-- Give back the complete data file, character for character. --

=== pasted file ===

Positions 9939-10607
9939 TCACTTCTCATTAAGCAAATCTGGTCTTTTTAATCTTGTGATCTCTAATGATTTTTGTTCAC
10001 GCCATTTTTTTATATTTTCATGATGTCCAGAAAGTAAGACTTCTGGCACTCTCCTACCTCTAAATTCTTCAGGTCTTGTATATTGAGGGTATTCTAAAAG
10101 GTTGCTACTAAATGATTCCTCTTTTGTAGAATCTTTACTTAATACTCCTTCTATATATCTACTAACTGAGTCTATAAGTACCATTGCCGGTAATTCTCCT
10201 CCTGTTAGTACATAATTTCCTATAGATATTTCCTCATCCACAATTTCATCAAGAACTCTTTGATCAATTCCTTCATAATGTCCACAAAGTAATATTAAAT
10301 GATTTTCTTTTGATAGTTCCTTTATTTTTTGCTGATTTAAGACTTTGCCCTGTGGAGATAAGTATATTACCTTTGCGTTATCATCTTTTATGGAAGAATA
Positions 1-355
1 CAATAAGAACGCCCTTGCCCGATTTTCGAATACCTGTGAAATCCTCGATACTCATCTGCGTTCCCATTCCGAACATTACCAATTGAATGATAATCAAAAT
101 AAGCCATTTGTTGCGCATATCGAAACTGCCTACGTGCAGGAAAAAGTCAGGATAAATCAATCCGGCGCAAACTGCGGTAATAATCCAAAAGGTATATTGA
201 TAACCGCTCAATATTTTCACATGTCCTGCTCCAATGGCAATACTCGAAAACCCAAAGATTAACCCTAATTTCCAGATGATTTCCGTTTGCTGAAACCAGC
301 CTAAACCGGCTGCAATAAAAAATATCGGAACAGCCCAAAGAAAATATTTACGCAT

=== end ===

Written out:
Positions 9939-10607
9939 TCACTTCTCATTAAGCAAATCTGGTCTTTTTAATCTTGTGATCTCTAATGATTTTTGTTCAC
10001 GCCATTTTTTTATATTTTCATGATGTCCAGAAAGTAAGACTTCTGGCACTCTCCTACCTCTAAATTCTTCAGGTCTTGTATATTGAGGGTATTCTAAAAG
10101 GTTGCTACTAAATGATTCCTCTTTTGTAGAATCTTTACTTAATACTCCTTCTATATATCTACTAACTGAGTCTATAAGTACCATTGCCGGTAATTCTCCT
10201 CCTGTTAGTACATAATTTCCTATAGATATTTCCTCATCCACAATTTCATCAAGAACTCTTTGATCAATTCCTTCATAATGTCCACAAAGTAATATTAAAT
10301 GATTTTCTTTTGATAGTTCCTTTATTTTTTGCTGATTTAAGACTTTGCCCTGTGGAGATAAGTATATTACCTTTGCGTTATCATCTTTTATGGAAGAATA
Positions 1-355
1 CAATAAGAACGCCCTTGCCCGATTTTCGAATACCTGTGAAATCCTCGATACTCATCTGCGTTCCCATTCCGAACATTACCAATTGAATGATAATCAAAAT
101 AAGCCATTTGTTGCGCATATCGAAACTGCCTACGTGCAGGAAAAAGTCAGGATAAATCAATCCGGCGCAAACTGCGGTAATAATCCAAAAGGTATATTGA
201 TAACCGCTCAATATTTTCACATGTCCTGCTCCAATGGCAATACTCGAAAACCCAAAGATTAACCCTAATTTCCAGATGATTTCCGTTTGCTGAAACCAGC
301 CTAAACCGGCTGCAATAAAAAATATCGGAACAGCCCAAAGAAAATATTTACGCAT